Although they are more optimistic about achieving their financial goals, a study released this week by Prudential, entitled “The African-American Financial Experience,” found that African-Americans still hold fewer financial products, are more conservative investors and still do not really have relationships with financial professionals.
The study polled 1,500 African-American financial decision makers between the ages of 25 to 70 with incomes above $25,000, and used as its benchmark 500 general population financial decision makers. While it underscored growing affluence in the community and a greater desire to want to achieve financial security, the study also showed that most African-Americans feel they have not been sufficiently engaged by financial advisors.
“Nearly eight out of 10 African-Americans feel that no finance company has made a move to address their needs,” said Sarah Thompson, VP of global market research at Prudential. “Their trust in financial professionals is quite low, but the real barriers to using a finance professional also has to do with confidence and ‘making my own decisions.’ The perception that finance professionals are too expensive and not knowing how to choose or find a finance professional are also key.”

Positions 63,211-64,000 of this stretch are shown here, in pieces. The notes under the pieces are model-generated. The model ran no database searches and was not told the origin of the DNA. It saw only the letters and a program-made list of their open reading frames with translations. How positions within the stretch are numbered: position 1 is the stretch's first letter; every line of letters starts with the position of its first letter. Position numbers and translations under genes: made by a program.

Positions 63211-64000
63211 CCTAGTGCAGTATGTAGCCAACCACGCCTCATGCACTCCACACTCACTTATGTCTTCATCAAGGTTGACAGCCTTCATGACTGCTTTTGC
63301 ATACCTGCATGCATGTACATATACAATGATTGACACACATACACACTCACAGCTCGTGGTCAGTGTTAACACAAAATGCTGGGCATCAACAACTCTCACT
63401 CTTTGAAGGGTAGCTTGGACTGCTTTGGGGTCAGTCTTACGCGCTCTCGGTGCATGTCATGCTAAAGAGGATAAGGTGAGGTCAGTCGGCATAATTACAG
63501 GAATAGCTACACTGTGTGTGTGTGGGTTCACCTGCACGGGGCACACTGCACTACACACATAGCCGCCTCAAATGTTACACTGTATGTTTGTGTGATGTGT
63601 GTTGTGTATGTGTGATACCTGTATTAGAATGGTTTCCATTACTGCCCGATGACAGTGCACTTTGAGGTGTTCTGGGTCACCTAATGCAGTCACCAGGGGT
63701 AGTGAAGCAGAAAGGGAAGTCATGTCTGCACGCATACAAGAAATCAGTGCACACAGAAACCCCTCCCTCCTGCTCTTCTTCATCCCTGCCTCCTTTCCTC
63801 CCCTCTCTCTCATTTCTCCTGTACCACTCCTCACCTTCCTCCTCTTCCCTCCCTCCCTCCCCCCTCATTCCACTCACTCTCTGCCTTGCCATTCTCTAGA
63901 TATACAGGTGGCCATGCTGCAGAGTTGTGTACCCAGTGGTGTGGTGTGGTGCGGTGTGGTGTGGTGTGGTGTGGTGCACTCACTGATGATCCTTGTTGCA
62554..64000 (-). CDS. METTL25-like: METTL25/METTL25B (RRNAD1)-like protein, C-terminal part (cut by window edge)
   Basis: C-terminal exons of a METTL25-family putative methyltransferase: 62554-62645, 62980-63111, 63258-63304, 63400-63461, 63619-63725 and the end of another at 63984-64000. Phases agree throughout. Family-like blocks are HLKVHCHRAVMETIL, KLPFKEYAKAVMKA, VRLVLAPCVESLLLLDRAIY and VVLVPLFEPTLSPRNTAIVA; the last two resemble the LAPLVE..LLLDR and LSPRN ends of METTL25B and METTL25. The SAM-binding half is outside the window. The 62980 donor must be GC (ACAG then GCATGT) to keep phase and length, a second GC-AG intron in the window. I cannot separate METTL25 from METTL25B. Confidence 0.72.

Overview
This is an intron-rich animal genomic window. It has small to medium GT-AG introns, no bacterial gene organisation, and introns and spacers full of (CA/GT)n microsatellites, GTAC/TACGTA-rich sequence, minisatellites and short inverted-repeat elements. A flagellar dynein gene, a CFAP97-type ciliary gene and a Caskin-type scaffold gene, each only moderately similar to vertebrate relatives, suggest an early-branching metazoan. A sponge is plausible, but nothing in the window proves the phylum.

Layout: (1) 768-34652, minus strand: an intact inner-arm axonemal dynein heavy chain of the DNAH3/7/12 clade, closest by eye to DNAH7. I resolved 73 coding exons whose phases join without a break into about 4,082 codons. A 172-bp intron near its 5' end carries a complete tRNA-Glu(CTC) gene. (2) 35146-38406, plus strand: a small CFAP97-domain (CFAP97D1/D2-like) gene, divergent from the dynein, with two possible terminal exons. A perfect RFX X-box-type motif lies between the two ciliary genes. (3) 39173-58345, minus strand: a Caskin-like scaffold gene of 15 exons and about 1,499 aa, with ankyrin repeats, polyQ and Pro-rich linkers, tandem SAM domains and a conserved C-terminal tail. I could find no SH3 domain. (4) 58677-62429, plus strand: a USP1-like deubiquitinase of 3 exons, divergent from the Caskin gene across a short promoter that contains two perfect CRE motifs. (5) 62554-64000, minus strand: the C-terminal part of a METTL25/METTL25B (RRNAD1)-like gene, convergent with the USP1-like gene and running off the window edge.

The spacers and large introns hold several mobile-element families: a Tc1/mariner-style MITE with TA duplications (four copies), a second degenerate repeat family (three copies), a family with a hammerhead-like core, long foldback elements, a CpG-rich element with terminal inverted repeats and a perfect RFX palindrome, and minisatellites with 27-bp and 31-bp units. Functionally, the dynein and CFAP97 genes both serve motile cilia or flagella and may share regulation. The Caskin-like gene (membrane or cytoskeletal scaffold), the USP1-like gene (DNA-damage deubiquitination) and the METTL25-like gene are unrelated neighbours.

It is clear, though, that the community needs advisors, not least because the study also showed that only two in every 10 African-Americans are on track to meet their planning and saving goals in retirement. In fact, 60% of African-Americans surveyed have less than $50,000 in their company retirement plans and only 23% have more than $100,000. However, the study showed that most African-Americans have not met a financial professional they can relate to, and they don’t see financial firms reaching out to them, Thompson said.